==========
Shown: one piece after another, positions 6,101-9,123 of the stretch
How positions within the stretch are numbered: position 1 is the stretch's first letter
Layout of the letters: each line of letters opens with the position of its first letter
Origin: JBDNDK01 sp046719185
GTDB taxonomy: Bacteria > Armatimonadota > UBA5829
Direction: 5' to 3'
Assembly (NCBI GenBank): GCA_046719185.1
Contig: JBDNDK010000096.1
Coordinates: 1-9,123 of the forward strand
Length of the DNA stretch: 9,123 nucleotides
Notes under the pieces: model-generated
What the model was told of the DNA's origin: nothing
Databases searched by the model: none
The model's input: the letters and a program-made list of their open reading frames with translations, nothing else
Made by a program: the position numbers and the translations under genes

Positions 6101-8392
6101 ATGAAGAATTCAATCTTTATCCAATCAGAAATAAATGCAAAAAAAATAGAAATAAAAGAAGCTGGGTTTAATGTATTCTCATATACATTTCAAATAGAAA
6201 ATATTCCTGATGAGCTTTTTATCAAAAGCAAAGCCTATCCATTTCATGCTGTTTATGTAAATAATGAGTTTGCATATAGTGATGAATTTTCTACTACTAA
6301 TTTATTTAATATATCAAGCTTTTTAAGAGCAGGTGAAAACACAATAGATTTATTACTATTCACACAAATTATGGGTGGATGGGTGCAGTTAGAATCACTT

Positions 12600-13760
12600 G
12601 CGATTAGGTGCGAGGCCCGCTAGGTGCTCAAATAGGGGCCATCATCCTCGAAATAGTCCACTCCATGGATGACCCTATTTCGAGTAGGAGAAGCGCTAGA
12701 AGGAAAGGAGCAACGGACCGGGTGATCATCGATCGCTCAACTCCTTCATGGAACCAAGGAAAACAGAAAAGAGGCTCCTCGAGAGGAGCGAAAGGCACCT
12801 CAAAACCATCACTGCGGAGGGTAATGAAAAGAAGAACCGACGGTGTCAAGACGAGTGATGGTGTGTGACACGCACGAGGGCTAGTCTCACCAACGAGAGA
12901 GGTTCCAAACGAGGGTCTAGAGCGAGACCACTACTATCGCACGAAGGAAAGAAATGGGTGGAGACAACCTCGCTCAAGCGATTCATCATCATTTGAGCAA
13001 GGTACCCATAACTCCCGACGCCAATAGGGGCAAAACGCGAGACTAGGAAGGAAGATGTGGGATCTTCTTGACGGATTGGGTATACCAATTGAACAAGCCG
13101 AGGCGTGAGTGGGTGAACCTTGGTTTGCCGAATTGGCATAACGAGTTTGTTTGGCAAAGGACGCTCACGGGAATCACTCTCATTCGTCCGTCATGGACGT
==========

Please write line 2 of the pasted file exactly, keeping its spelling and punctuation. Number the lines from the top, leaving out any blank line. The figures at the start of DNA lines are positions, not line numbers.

How positions within the stretch are numbered: position 1 is the stretch's first letter